The occurrence of the event of default is objectively determinable. c. Predefined criteria, related solely to the lessee and its operations, has been established for the determination of the event of default. d. It is reasonable to assume, based on the facts and circumstances that exist at lease inception, that the event of default will not occur. In applying this condition, it is expected that entities would consider recent trends in the lessee’s operations. The Codification states that if the lease agreement fails to meet all of these conditions, Big Bear Power must include the penalty in its minimum lease payments.
As already stated in the information provided, condition (a) is met. Upon further analysis, condition (b) and (d) are also met—Big Bear’s bank is an objective third-party that will determine an occurrence of default, and Big Bear Power is financially strong with remote likelihood of default. While the facts imply that “material adverse change” is a predefined criterion to determine default, it is our contention that the lack of definition in the documents is sufficient evidence to not fulfill the third condition.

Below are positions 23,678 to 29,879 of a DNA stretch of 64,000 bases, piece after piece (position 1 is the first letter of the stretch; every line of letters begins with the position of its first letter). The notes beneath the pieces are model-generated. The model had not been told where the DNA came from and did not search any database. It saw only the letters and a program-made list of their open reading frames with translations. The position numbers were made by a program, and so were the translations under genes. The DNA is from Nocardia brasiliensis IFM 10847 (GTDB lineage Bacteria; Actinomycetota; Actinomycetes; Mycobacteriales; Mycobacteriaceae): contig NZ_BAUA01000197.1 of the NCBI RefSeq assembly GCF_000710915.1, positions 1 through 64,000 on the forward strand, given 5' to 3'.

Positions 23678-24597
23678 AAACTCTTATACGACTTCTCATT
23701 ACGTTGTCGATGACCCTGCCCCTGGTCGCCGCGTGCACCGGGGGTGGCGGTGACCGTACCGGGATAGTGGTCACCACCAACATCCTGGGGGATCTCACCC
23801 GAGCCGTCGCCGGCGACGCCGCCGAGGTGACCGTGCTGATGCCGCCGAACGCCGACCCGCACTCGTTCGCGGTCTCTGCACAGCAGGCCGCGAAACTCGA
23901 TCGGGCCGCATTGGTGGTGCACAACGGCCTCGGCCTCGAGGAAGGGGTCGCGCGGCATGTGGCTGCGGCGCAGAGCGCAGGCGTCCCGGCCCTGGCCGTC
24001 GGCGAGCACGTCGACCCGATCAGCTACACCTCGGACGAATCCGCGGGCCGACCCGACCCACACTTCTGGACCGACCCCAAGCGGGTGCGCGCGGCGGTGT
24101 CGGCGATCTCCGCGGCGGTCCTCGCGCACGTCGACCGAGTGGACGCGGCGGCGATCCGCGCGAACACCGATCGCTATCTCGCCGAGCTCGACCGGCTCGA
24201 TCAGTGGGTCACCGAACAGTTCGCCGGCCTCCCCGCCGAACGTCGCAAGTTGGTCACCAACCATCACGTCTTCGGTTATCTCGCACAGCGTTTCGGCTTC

Furthermore, the absence of a definition implies a lack of objectivity within the criteria; the phrase “material adverse change” provides no verifiable benchmark to which Big Bear Power can be examined through its operations, as mandated by the condition. Consequently, Big Bear Power should add the maximum amount of the penalty to the minimum lease payments. Provision 3 According to FASB ASC 840-10-25-4, the portion of lease payments that depends on an index, such as the Consumer Price Index(CPI), should be included in calculating minimum lease payments at lease inception.